Net Impact, a nonprofit inspiring a new generation of students to work for a sustainable future, has released its 2013 edition of Business as UNusual: The Student Guide to Graduate Programs. Key findings suggest that social and environmental issues have become a mainstream necessity in MBA programs, driven in part by overwhelming student demand.
First published in 2006, Business as UNusual highlights student perspectives on over 100 business schools at the forefront of social and environmental innovation. The guide provides student ratings of their program’s integration of social and environmental themes into curricula, career services and student activities.
“More than 3,300 graduate students shared their perspectives on their schools in this year’s Business as UNusual Guide, and it’s clear that addressing social and environmental themes have become student ‘must-haves’ in competitive MBA curricula,“ says Liz Maw, CEO of Net Impact.
Findings from Business as Unusual 2013 include:
- Social and environmental themes are core priorities. With 85% of polled students reporting they care about addressing these themes while in graduate school, sustainability is now a “must-have.” Respondents overwhelmingly support integrating sustainability into their careers with 85% reporting they would take a 15% pay cut to work for an organization whose values match their own. Job seekers are also optimistic that this is possible, with 88% expressing that companies are better at integrating sustainability into their business compared to five years ago.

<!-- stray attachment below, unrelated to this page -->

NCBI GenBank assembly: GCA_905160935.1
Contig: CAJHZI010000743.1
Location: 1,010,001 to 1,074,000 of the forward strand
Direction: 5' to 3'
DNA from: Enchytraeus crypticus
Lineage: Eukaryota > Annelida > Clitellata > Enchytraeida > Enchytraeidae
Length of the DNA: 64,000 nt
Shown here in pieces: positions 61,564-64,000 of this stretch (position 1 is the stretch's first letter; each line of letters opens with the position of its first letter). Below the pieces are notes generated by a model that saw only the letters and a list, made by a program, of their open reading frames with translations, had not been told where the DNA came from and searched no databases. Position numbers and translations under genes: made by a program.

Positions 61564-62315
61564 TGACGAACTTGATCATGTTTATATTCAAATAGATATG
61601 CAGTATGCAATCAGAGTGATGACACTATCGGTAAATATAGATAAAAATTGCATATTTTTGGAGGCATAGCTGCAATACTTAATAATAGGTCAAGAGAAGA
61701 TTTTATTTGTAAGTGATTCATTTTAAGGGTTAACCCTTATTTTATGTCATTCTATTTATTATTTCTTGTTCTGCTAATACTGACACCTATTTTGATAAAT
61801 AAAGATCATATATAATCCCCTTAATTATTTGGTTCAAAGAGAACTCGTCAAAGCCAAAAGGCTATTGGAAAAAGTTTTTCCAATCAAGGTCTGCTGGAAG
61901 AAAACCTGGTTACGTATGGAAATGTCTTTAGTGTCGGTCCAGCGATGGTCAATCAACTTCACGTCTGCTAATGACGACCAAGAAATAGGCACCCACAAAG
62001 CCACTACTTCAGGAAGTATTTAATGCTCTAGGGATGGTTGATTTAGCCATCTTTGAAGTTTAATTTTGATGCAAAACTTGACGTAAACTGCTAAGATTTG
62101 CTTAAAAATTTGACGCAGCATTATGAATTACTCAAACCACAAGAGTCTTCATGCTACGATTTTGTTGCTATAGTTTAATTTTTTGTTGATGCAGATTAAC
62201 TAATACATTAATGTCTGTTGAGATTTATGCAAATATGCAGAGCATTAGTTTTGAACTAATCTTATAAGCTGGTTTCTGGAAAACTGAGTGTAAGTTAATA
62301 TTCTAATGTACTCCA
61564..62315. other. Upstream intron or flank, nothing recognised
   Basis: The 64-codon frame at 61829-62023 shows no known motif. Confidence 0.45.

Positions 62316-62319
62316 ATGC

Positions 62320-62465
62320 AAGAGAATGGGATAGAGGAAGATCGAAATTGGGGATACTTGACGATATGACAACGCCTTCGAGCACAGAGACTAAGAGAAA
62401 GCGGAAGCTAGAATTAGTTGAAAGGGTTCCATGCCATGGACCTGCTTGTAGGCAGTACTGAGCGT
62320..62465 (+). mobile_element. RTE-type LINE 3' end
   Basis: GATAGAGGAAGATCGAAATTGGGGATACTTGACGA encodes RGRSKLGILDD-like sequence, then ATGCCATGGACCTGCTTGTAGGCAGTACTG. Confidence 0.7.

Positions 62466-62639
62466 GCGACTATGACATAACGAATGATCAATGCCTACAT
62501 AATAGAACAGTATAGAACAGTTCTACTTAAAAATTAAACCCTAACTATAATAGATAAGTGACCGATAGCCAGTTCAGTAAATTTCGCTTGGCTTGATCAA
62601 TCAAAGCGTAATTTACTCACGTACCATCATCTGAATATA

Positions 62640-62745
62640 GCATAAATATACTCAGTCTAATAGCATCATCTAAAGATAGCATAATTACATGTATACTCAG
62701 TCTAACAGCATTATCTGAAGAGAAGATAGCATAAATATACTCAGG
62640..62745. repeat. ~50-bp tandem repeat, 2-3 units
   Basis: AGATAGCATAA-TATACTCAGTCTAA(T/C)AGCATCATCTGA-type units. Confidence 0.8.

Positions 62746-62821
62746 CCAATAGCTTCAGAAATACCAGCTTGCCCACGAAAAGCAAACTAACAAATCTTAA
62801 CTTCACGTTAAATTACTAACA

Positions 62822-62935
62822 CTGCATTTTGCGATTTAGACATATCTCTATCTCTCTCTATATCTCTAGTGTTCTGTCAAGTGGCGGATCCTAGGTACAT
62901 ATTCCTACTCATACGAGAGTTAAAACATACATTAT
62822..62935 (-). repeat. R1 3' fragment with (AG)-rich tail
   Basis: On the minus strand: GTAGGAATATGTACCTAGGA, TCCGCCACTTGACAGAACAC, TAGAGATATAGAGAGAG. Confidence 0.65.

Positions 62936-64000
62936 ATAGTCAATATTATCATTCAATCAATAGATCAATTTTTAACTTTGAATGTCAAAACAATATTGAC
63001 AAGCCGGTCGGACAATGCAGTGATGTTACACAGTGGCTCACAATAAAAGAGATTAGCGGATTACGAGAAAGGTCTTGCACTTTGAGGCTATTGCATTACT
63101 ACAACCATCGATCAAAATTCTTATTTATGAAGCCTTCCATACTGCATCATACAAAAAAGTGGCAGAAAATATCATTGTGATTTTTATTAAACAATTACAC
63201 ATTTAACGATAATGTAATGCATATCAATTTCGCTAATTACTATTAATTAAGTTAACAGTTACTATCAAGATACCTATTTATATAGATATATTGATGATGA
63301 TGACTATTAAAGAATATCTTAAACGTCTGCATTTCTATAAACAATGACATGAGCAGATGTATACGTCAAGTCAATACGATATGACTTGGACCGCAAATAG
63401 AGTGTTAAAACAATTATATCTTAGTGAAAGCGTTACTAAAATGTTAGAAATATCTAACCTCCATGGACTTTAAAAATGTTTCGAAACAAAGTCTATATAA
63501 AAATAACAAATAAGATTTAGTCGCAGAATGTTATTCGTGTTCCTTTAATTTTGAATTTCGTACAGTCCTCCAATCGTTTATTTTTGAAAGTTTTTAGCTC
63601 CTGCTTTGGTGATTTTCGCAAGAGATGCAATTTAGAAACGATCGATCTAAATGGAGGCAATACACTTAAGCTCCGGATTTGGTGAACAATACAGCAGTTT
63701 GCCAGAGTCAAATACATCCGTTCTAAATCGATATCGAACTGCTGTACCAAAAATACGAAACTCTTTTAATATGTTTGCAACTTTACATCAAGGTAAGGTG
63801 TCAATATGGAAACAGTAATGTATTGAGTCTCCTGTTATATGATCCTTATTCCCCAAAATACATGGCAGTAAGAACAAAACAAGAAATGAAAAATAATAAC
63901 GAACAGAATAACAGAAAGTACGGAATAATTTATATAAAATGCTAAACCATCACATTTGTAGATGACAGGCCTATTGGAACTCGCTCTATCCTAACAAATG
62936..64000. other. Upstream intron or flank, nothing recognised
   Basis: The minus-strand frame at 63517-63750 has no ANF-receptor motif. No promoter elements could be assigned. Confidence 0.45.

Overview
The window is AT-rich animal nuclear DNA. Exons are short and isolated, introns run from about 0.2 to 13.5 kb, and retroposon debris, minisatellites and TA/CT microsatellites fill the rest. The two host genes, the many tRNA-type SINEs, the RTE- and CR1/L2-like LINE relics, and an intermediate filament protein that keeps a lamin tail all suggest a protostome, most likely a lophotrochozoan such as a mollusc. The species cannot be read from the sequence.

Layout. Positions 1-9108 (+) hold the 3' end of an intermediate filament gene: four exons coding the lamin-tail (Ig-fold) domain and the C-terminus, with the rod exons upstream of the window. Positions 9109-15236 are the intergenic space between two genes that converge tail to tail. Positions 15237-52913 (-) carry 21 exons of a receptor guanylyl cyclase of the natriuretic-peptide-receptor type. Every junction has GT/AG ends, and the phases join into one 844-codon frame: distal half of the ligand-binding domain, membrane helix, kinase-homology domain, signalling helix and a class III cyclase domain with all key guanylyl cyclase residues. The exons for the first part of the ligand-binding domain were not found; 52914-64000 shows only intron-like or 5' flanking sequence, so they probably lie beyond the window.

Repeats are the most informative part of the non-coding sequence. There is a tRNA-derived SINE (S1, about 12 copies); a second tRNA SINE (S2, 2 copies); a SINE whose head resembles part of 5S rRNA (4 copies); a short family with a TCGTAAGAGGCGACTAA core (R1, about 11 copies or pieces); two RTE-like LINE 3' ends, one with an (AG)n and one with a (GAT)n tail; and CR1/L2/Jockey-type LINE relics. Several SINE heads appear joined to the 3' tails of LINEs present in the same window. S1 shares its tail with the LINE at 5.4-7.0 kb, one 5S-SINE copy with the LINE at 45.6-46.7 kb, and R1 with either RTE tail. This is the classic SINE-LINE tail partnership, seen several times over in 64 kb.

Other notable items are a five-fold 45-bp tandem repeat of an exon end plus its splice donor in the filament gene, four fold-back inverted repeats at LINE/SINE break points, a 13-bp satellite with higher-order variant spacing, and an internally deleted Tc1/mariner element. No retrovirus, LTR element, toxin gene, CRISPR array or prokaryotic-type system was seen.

- MBA programs are aiming to meet student demand. According to the survey, students are driving change at a rapid rate. Over the past year alone, 50 of the schools in the guide reported adding and adjusting curriculum to incorporate social and environmental issues in courses, certificates, experiential learning opportunities, and collaborations across graduate programs in their universities in response to student demands.
- There is desire for more impact career and experiential learning support. So what can MBA programs do better? When asked what schools could do to improve, nearly one-third of students asked for better impact career support and more experiential learning opportunities.
“We’re proud to be part of this movement of emerging leaders,” says Maw. “Students who are passionate about making an impact are demanding a new kind of education, one that allows them to use their career within and beyond business to tackle the toughest social and environmental problems of our time.”
The 2013 Net Impact Conference takes place October 24-26 in San Jose, CA.